Graham Vyse, an editor at The New Republic, shows how Betsy DeVos has created a fissure within the Democratic party over school choice.

By her passionate advocacy for charters, vouchers, and every other alternative to public schools, she has put pro-school choice Democrats like Cory Booker into a bind. Booker has vociferously supported both charters and vouchers, yet as a Democrat with hopes for the future, felt compelled to vote against DeVos. It is somewhat amusing to watch him and others try to put distance between themselves and DeVos when she is carrying out the same ideas they have publicly espoused. Any Democrat who is aligned with DeVos on any part of her repugnant agenda should change parties.

“The ground definitely is more fertile,” said Preston Green, an education professor at the University of Connecticut. “I think President Trump’s support of choice does make it difficult. It might make people think twice about it, and especially DeVos’s selling of it…. You’re definitely starting to see a shift.” Meanwhile, the Trump administration’s education agenda and criticism from civil rights groups “might have made it easier for those who oppose charters to oppose them more vociferously.”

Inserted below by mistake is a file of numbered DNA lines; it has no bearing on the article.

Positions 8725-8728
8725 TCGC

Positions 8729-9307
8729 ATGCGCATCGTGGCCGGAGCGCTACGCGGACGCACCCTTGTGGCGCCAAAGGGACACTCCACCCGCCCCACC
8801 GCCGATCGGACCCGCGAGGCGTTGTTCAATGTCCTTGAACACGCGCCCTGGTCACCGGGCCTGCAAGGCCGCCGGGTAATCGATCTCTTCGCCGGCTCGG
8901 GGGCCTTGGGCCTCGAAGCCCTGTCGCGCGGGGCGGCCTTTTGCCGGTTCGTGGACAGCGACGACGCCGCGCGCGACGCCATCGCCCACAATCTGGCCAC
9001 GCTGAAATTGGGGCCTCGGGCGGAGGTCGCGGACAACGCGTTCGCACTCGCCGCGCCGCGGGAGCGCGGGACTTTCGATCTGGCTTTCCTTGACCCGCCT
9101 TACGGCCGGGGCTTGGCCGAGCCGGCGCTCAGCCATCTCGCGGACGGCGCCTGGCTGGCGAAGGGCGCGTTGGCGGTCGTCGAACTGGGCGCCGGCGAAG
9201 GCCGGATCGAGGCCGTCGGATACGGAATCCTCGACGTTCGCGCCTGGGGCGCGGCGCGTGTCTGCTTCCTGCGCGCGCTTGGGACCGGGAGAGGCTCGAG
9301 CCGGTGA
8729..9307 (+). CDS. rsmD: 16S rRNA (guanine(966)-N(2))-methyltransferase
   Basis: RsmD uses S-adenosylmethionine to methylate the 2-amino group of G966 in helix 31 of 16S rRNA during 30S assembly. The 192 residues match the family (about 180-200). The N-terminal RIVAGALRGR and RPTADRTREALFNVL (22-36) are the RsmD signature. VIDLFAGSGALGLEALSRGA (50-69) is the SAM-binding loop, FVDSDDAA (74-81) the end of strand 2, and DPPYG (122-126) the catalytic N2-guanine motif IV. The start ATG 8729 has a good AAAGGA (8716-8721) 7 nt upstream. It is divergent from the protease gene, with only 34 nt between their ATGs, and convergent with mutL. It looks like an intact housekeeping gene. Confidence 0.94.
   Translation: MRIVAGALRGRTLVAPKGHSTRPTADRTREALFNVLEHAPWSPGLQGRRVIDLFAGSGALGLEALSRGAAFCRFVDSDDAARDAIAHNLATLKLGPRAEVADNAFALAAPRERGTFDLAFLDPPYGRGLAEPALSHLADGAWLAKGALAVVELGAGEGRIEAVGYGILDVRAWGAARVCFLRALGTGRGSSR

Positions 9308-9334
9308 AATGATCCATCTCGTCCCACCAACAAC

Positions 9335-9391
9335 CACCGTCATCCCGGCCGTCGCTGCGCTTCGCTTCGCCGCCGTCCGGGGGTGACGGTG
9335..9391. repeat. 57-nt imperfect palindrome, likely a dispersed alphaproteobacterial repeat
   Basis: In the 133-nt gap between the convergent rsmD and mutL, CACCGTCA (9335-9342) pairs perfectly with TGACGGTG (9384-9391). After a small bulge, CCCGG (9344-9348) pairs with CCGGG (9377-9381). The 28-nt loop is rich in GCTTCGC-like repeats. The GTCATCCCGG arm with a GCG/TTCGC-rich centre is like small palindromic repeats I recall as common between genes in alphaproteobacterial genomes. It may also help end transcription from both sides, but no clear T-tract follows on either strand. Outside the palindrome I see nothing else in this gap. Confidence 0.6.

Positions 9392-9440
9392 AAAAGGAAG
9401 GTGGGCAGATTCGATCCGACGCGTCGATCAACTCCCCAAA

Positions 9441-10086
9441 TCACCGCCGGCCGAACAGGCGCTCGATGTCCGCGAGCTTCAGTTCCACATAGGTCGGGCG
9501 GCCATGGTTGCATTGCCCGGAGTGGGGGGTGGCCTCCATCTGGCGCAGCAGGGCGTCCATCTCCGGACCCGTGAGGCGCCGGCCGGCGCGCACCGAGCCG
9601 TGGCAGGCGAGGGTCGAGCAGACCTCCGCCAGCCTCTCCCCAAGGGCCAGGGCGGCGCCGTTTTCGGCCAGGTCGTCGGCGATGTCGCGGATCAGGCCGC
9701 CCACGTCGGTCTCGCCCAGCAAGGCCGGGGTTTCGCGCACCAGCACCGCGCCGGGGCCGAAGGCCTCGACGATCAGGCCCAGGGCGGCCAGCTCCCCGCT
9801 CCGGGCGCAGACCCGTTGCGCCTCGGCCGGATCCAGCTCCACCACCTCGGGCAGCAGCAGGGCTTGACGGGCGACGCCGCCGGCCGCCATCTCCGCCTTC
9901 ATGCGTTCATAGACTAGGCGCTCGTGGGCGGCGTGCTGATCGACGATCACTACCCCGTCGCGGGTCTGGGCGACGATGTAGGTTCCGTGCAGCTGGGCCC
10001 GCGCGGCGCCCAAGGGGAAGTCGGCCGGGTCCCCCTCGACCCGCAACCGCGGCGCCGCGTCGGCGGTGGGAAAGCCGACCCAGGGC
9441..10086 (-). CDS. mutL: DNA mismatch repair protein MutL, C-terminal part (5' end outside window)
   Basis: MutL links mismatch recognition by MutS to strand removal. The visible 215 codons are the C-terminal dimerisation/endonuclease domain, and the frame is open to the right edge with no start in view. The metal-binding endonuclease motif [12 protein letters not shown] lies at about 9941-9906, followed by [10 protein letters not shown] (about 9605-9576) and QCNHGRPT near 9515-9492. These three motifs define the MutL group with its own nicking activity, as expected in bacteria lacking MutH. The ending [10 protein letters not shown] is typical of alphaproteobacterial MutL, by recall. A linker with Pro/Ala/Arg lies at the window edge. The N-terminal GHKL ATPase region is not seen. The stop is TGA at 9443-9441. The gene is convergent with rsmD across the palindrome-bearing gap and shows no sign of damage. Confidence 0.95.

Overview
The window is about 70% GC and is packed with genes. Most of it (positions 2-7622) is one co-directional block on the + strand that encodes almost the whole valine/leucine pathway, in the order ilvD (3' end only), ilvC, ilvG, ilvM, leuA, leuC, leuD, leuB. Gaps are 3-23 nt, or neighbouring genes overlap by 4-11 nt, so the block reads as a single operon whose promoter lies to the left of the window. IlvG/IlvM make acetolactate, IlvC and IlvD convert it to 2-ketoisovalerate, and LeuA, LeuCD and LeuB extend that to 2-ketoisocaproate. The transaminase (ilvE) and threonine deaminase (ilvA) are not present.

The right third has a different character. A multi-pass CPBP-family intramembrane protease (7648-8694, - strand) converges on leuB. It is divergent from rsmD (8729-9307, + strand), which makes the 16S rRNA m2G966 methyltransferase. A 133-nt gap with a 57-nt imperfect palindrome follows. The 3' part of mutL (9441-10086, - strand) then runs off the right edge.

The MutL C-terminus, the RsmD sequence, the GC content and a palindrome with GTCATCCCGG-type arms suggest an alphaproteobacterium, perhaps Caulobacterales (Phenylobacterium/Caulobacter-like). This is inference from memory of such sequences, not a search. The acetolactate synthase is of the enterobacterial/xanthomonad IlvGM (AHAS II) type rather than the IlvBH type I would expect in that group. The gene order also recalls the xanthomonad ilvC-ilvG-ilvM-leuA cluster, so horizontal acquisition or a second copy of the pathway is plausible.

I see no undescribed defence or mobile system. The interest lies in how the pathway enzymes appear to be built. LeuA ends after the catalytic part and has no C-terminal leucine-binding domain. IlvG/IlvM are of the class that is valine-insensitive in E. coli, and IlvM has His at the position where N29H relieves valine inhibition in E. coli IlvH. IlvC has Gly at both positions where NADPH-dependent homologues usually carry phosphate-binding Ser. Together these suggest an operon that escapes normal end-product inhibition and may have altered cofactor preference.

Brookings Institution fellow Jon Valant made a similar case in February, writing that “the Trump administration’s support of charters and choice may be distracting from—and contributing to—an emerging political threat to school choice programs, especially charter schools: renewed skepticism from Democrats.” In other words, with her extremist position on school choice, DeVos may be harming the very movement she helped build.

The recent report by the NAACP calling for regulation of charter schools is another straw in the wind, a very large straw, suggesting that the Democrats’ embrace of school choice is politically hazardous.

DeVos is a gift to those of us who have warned for years that privately managed charters is a decisive victory for privatization and a significant step away from democratically controlled public education.

The message of her tenure in office is that school choice is a radical rightwing strategy that defunds public schools.

She gives Democrats a new opportunity to separate themselves from the favorite cause of the Walton family, the Koch brothers, and the Republican party.

As the recent Democratic gubernatorial primary in Virginia showed, candidates who support public schools without qualification can energize their base of teachers and parents. Democrats who favor any form of privatization will be unable to call upon that base.

If Democrats hope to win back a significant share of House seats in the 2018 election, they must put support for public schools at the top of their agenda. That’s where the voters are.